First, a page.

Los Angeles Lakers: Denver’s 4 adjustments for Game 2

(Photo by Mike Ehrmann/Getty Images)
(Photo by Mike Ehrmann/Getty Images) /
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(Photo by Mike Ehrmann/Getty Images) – Los Angeles Lakers
(Photo by Mike Ehrmann/Getty Images) – Los Angeles Lakers /

Adjustment #2: change how they defend screens

There are three generally accepted ways to defend pick-and-rolls on defense: 1) dropping back to prevent the drive (as the Lakers normally do); 2) hedging (which forces the opposing ball-handler to dribble away from the basket); 3) switching screens (as Houston always does).

Denver is getting a bit too enthusiastic with option #2. They are trying to hedge screens before the screen even begins. Hence why this lob was open.

(Yes. AD pushed Jokic to the floor. That is a foul on AD.)

I take that back. Millsap throwing up his hands like he just didn’t care was why Howard was so open. Even so, Denver has to adjust on how they are defending screens. Denver’s big men would often “pre-hedge” their man, meaning they would prematurely jump out ahead of their man. The purpose of this unusual defensive strategy is to deny either a post-entry pass or be in a good position to hedge the pick-and-roll.

Bad idea. Hedging or trapping screens is the best strategy against guards who can shoot the ball from distance (i.e. Damian Lillard). The Lakers are not a great outside shooting team, especially off the dribble. The focus needs to be taking away the lob threat first, then close out on shooters.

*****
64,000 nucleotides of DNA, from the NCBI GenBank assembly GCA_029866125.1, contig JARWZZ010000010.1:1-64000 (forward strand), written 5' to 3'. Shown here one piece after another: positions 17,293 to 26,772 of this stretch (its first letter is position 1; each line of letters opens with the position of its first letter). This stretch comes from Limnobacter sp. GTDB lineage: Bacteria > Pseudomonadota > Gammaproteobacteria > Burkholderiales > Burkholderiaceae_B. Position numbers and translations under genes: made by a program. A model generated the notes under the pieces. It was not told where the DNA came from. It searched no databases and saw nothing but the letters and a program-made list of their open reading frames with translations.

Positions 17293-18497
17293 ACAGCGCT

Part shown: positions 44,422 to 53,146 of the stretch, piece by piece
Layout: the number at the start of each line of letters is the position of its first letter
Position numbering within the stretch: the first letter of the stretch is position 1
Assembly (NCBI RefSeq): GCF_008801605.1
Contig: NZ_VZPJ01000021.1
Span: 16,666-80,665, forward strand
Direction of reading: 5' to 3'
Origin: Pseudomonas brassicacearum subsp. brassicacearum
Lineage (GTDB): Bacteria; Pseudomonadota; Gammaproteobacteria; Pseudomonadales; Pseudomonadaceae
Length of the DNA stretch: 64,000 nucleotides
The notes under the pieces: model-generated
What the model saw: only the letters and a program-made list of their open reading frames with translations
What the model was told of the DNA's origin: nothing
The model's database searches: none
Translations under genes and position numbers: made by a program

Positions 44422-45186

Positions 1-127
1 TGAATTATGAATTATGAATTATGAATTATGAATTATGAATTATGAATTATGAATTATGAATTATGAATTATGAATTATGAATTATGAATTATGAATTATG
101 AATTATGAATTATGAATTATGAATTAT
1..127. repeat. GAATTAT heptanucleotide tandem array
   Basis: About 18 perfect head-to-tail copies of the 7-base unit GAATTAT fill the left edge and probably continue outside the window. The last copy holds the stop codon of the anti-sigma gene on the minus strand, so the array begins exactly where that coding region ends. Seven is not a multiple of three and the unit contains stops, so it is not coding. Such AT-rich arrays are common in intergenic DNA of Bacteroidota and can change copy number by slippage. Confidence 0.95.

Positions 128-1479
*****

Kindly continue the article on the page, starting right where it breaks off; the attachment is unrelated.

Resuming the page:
The Lakers took advantage of Denver’s “pre-hedging” for easy lobs. They made Rajon Rondo and LeBron James look like John Elway and Peyton Manning (towards the beginning of his Denver Broncos tenure, not the end). Especially when there was non-existent ball pressure on any of those lobs. (Denver can start by at least pressuring the ball.)

Or why LeBron James made a highlight reel dunk look effortless. Credit to Alex Caruso for a perfect pass between two Denver defenders, hitting LeBron in perfect stride.

Denver did a few things wrong on that possession. Michael Porter Jr. failed to recover to Caruso in time. Jerami Grant, while waving on Porter Jr to get back on Caruso, probably should have left Caruso open to deny the pass to LeBron. Grant had to pick between two bad options. He chose the one ending with LeBron dunking the ball, not Caruso shooting it.

True, the other three defenders should have helped. In technical basketball terms, they could have “tagged” LeBron on the roll on the high side instead of low side. That means a third defender should have picked James up further away from the basket (high side) as opposed to at the rim (low side). Extremely difficult given Caruso and LeBron were the only Lakers on the right side.

Even if they had executed the scheme correctly, Denver’s strategy is clearly not working. I would urge Denver adopt a more traditional drop-back scheme against the Lakers. The worst that can happen is the Lakers continue to shoot over 40% from three-point range in this series.

Dropping back on screens would at least have taken away LeBron’s highlight reel dunk. If they keep trying to hedge screens, this year’s Los Angeles Lakers will go down as the real Lob City.

If they are not already.